It was in my heart to give her wine and dainties,
silken gowns, furs against the wind;
a woolen scarf,
coffee and bread was all that I could buy:
It is enough, she said.
It was in my heart to show her foreign lands,
at least the fields beyond my city:
I could not pay our way;
when she would see a row of street-lamps shining,
How beautiful, she would say.
The city is a place of relentless toil, unnatural living, of decadance and decay: that’s the impression that many influential poets give, anyway. Think Blake’s bleak and bleary London, Baudelaire’s seedy phantasmagorical Paris, the fourmillante cité which in turn inspired (along with Dante’s visions of Hell) Eliot’s miserable urban visions – the bourgeois flim-flam of Prufrock and the civilisational wreckage of ‘The Wasteland’. Eliot went on to name the parts of his most spiritual poem, Four Quartets, after four small villages in the south of England. His message to subsequent poets couldn’t be clearer: You’ll more likely glimpse eternity in the Chilterns than in Soho. That’s why R.S. Thomas sought God on hills and moors rather than in squares and boulevards…
It’s refreshing then to read a more benign poetic vision of the city once in a while. For Charles Reznikoff the city provides the backdrop – and much of the imagery – for reflections on such universal themes as love, courtship and even – because the city isn’t made up solely of the jagged artificial forms modernism often ascribes to it – the beauty of the world and of nature.
Charles Reznikoff was a lawyer, a life-long resident of New York and one of the founders of the movement known as Objectivism – no relation, thankfully, to the political philosophy of the same name. It is difficult (and, here anyway, unnecessary) to explain on exactly what aesthetic grounds Objectivism is distinct from other modernist movements such as imagism and vorticism, but as for politics and geography it’s quite easy: most of its poets were American, most, if political, were left wing in their poilitics, and many were Jewish, Reznikoff himself being all three, (although I wonder if there is a little sceptical irony concealed in his paeon to Karl Marx, its utopian hopefulness seeming a little at odds with the gentle irony of his other poems). His major work, ‘Jerusalem the Golden’, is really more like a collection of separate poems, some with ancient Jerusalem as their setting, but many more set in New York, muted, personal and quotidian in their nature.
’57′, quoted above, captures some of the humour of New York, with Reznikoff gently evoking the voices of those ignorant of the world beyond their own city- ‘the fields beyond the city’ sounds touchingly parochial and ‘foreign lands’ somewhere impossibly distant, to the persona at least. The language is hardly elevated and a word like ‘dainties’ sounds positively twee (it took me a few readings before I remembered that in America this word more likely referred to cakes and pastries than, as it would in Britain, no less tweely, to underwear – there’s no erotic edge to the poem, anyway). It is a poem about love, but also about finding beauty, unexpectedly, in the city. And urban beauty needn’t be the bold, dramatic forms of Futurism, or the neon-lit eroticism of Baudelaire’s demi-monde; coffee and streetlights become as much tokens of love as the images of any pastoral…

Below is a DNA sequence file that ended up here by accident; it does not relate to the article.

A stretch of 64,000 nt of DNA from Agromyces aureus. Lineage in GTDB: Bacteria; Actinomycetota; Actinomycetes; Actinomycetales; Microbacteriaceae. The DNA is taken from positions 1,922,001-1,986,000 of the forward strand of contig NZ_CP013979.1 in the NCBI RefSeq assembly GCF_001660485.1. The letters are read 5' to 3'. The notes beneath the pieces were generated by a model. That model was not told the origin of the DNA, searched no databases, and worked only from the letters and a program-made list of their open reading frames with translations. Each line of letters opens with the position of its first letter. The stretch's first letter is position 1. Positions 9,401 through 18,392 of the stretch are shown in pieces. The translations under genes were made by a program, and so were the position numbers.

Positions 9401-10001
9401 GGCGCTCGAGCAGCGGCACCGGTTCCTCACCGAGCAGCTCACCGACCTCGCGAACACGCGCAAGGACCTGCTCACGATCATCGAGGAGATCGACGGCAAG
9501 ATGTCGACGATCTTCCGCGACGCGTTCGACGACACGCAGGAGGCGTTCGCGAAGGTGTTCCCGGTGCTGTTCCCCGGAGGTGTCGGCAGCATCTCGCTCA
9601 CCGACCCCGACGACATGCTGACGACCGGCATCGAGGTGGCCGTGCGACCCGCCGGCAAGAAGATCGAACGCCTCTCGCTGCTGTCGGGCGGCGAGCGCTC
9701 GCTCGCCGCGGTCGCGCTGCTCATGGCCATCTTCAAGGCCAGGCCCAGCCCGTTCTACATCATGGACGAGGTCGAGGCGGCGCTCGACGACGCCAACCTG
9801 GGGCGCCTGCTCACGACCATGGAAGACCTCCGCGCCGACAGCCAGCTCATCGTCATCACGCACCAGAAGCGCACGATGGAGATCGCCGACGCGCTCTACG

Sometimes Reznikoff’s poetry celebrates the simple beauty of the city itself:
Among the heaps of brick and plaster lies
a girder, still itself among the rubbish
Such lines exemplify the ‘Objectivist’ mission, to use simple, precise, fresh language. I don’t want to give the impression that Reznikoff’s eye lingers on the refuse dumps and street corners of the city – he writes beautifully about moonlight, water and blossom, as much a part of some cityfolk’s experience as tarmac and electric light is, but he tends not to classify flora and fauna in any great detail: a flower is ‘a flower’, a bird more often than not just ‘a bird’ and as for insects, well, not for him Hardy’s ‘On this scene enter -winged, horned and spined – / A longlegs, a moth and a dumbledore’. But instead, with laconic wit:
Of our visitors – I do not know which I dislike most:
the silent beetles or the noisy flies
Each to their own I suppose. No doubt Reznikoff’s disdain for bugs is a more typical reaction than Hardy’s wonder. ‘Fourmillante Cite’ indeed! Creepy crawlies aside, however, this poet finds the city not in the least bit hellish.
Reznikoff poems are quoted from The Objectivists, ed John McAllister, Bloodaxe, Newcastle upon Tyne, 1996
The photo is from the New York Times, John Marshall Mantel
(And, yes, I’m still cannibalising old blog posts, I’m afraid – I’m busy with moving house and packing! I should be getting back to normal by the middle of next month…)